NRC scientist given weighty task of choosing new kilo

The future of the kilogram hangs in the balance this week as scientists and diplomats from around the world meet in France to vote on whether to redefine the unit of measurement.

Metal cylinder used as 1-kg standard prone to deterioration, scientists fear

A replica of the prototype of the kilogram at the Cité des Sciences et de l’Industrie science museum in Paris, France. (Japs88/Wikimedia Commons, licensed under CC BY-SA 3.0)

Locked away in a vault in France is the shiny metal cylinder that, for 129 years, has been the standard against which all other kilograms are measured.

It's a heavy responsibility. The weight has been used to calibrate all scales, from those used to weigh tonnes of steel to micrograms of medicine.

But decades of dust, cleaning and even air pollutants have taken their toll, and the original kilogram is starting to show signs of deterioration, raising doubts about its accuracy.

This week, scientists from around the world are meeting in the Palace of Versailles to vote on whether to bring in a new measuring system that doesn't necessarily rely on a man-made object.

Alan Steele, Canada's chief metrologist and director general of the National Research Council's Metrology Research Centre, will weigh in on Canada's behalf.

Speaking by phone from Versailles on Tuesday, he said that while artifact standards like the original kilogram are convenient and have been around for a long time, their precision can diminish over time.

'A more scientific definition'

Alan Steele, Canada's chief metrologist and director general of the National Research Council's Metrology Research Centre, is voting on Canada's behalf. (National Research Council)

"It's so precious, and if you would scratch it or if it would change its mass because you're using it, that would be really catastrophic because you would be changing the definition and you would make changes to all the masses that you would weigh against that artifact," Steele told CBC Radio's Ottawa Morning.

"Now it's time to move to a more scientific definition [of a kilogram], one that uses equations from physics, and away from an old-fashioned artifact standard."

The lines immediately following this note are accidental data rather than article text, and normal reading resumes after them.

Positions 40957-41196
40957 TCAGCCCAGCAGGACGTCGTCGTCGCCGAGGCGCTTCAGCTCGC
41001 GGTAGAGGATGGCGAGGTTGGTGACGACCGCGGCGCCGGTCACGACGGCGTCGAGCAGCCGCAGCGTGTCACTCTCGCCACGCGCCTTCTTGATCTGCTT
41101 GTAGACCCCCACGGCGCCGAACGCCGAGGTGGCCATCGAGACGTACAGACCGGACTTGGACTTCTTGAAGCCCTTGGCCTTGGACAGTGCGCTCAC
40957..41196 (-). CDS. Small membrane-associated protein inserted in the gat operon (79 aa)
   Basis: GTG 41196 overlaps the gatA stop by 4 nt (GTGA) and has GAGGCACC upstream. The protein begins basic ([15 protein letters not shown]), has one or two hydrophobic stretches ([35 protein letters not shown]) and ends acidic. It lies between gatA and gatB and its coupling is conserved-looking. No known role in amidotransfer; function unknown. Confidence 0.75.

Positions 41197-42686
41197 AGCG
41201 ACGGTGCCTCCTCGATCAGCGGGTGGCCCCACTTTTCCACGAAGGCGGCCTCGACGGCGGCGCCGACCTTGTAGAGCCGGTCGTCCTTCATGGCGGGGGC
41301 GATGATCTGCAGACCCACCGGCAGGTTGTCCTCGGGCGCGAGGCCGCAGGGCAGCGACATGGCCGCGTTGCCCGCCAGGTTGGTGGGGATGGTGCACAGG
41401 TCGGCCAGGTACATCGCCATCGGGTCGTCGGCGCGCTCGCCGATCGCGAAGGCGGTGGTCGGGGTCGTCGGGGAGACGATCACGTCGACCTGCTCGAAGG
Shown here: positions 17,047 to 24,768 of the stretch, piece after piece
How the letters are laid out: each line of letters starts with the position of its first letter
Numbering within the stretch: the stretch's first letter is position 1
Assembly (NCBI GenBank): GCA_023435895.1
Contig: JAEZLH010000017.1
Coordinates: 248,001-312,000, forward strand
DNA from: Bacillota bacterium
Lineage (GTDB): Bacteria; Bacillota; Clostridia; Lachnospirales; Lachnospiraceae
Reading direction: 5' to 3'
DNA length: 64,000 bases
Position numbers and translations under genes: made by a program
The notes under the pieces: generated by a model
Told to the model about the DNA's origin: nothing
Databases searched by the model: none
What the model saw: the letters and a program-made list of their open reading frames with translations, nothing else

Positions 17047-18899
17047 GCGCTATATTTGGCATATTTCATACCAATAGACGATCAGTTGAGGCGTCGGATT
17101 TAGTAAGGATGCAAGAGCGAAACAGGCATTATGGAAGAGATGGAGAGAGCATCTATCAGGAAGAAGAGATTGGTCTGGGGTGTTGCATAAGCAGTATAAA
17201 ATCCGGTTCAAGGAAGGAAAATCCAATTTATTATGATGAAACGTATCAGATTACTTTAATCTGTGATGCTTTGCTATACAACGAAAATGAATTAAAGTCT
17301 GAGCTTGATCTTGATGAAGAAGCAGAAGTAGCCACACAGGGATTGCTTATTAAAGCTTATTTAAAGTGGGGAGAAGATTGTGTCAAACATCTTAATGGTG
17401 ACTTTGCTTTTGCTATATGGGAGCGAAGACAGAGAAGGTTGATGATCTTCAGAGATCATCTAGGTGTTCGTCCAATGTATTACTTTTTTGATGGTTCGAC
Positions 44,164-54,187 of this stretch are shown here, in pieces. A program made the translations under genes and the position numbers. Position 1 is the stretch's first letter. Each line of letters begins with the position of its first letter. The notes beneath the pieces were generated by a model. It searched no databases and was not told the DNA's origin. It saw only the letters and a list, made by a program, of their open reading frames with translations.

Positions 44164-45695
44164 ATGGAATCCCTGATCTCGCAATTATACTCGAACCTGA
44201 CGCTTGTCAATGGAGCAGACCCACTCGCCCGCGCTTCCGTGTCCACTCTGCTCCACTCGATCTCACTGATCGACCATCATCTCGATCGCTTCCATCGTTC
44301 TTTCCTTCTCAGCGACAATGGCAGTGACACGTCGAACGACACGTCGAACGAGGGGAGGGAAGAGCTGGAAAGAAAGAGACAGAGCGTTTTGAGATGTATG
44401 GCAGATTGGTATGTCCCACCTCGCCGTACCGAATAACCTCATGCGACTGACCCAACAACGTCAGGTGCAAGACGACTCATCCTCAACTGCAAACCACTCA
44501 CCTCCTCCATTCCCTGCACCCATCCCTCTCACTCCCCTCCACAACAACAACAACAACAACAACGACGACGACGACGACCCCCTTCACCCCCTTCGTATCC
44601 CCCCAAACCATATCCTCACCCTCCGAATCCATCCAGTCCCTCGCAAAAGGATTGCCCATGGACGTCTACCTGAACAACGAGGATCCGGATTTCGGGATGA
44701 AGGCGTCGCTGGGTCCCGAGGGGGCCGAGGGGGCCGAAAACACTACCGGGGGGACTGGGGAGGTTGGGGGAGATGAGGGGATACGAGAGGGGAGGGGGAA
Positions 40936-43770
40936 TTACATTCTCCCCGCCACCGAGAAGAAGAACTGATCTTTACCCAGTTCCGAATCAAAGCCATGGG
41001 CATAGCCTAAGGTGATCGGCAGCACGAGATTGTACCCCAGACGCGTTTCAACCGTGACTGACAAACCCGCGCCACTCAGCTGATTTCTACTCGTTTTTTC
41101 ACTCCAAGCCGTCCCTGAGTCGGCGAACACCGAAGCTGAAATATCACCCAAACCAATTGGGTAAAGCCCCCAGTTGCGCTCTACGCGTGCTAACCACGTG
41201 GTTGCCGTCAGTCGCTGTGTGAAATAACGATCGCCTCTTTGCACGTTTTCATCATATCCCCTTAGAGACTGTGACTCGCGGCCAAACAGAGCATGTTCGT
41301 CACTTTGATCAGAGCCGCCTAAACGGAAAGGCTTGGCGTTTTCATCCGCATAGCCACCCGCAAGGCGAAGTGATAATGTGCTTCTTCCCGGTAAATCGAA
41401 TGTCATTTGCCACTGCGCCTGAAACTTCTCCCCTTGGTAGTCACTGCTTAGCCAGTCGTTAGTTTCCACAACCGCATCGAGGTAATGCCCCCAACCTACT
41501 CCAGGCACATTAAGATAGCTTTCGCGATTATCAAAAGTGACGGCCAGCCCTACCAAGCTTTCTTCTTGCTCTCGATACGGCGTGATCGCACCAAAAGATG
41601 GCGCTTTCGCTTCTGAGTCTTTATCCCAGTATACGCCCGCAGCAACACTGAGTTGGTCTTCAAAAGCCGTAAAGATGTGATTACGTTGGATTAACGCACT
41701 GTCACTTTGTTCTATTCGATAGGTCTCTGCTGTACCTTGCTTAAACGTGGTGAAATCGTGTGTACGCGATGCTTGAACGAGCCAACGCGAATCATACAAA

The one-kilogram cylinder stored in France is so precious that it's only been measured four times in its history. There are only one or two people in the world trained to handle it.

Instead, the new kilogram would be defined by a tiny but immutable fundamental value called the Planck constant.

An apparatus called the Kibble balance uses the Planck constant to measure the mass of an object using a precisely measured electromagnetic force.

'No one will notice'

The change wouldn't affect the way shoppers weigh produce at the grocery store, but it would have big implications for the tiny measurements scientists and high-tech manufacturers rely upon.

"A pound of butter will still be a pound of butter, a kilogram of sugar will still weigh a kilogram," Steele said.

"But in the future, as we start making more and more products that are small — like in pharmaceuticals or in quantum technologies or nanotechnologies — when you start using a calibrated kilogram that starts off at a really large value like one full kilogram and you calibrate all the way down to tiny masses like a microgram ... the uncertainty gets bigger and bigger and bigger.

"In the future, with the electronic kilogram realization, we'll be able to produce the unit of mass right at the size value that we need for our purpose, and that will enable us to make precision measurements in all the new technologies, and I think that's really quite exciting."

Even if the new system is approved, Steele hopes he can one day get the chance to see the original artifact.

"Maybe I'm hopeful that after it's put aside and it takes its place in history ... maybe people like me will actually have a chance to look at it."

CBC Radio's Ottawa Morning